What is the Difference between bottom ash (a/k/a CCR) and fly ash?

ash pond

Coal fired power plants produce a variety of residual waste products from the combustion of coal in boilers, furnaces and incinerators.  Two primary types of ash are those residuals.  Fly ash is a light end, small and air borne particle that flies away hence the name “fly ash”.  It is typically collected in a scrubber or baghouse.   Those particles that do not fly away are heavier and stick to the sides or bottom of the burn chamber, hence the name “bottom ash”.

Fly ash has long been used as a component of cement and drywall, and has a considerable amount of data and research materials available for review.  Due to its small particle size and cooling in the air stream it is easier to handle, collect and use than bottom ash.

Bottom ash particles (also known as coal combustion residuals CCR) are naturally hot since they are in the bottom of a furnace.  These large particles are typically cooled ground and collected and stored in a cooling and settling pond.  A smaller percentage are landfilled.  Due to public outcry following a disaster in 2008 at a TVA ash pond, the EPA changed regulations on storage in ash ponds as well as active and open landfills.   For those needing to remediate this ash, a drying system allows moisture removal and creates a beneficial reuse of the dry ash.  The EPA has information available on reuse in both encapsulated and unencapsulated forms:  https://www.epa.gov/coalash/coal-ash-reuse as well as coal ash and CCR in general: https://www.epa.gov/coalash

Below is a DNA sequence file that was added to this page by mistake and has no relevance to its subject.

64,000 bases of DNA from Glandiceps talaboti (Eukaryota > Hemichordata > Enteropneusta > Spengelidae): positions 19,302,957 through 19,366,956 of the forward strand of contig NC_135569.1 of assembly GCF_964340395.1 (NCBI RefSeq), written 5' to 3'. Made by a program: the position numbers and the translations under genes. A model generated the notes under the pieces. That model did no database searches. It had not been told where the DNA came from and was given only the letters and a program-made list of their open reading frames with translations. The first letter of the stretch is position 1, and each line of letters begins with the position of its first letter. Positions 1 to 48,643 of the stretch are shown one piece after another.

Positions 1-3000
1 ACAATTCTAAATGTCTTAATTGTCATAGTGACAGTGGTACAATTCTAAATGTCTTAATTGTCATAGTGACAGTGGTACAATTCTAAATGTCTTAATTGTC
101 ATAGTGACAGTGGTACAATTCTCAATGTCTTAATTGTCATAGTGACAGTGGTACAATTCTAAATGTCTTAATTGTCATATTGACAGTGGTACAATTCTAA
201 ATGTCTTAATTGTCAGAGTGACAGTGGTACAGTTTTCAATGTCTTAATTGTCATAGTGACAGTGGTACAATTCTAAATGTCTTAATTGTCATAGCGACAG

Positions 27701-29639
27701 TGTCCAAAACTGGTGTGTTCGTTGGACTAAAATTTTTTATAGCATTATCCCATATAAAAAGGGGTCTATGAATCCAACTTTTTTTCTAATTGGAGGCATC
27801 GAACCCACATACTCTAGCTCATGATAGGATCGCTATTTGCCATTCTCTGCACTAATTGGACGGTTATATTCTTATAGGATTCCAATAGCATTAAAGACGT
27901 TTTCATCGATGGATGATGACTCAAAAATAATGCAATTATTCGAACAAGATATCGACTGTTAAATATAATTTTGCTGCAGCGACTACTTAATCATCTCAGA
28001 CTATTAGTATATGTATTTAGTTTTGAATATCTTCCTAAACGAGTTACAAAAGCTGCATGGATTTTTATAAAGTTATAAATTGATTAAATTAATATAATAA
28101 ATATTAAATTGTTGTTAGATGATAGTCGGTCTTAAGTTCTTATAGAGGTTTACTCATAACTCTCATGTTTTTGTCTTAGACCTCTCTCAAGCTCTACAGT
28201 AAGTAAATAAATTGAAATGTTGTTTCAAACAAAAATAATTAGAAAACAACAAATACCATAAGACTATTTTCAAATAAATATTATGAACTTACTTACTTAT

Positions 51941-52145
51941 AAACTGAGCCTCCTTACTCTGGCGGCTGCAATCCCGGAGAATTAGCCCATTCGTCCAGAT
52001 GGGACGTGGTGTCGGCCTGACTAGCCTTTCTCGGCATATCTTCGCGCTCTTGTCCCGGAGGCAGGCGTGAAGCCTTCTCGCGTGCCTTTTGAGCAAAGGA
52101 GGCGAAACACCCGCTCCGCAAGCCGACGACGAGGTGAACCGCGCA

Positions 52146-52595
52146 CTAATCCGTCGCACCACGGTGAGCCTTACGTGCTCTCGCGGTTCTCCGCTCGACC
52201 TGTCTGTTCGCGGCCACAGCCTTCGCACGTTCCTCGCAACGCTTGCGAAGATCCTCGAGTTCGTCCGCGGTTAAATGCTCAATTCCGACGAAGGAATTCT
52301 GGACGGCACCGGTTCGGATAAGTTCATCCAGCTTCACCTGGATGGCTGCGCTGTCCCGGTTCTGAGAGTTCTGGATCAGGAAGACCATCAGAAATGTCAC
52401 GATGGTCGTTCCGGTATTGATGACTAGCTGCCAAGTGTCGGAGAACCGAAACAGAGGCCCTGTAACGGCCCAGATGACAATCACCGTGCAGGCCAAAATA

As the EPA deadline approached in 2028, bottom ash or CCR stored in ponds must be remediated for reuse.  A Vulcan Drying Systems ash dryer is a cost effective solution for moisture removal:  https://vulcandryingsystems.com/fly-ash-dryers/   Contact us at Vulcan to design a dryer for your fly ash, bottom ash, CCR or other types of ash products.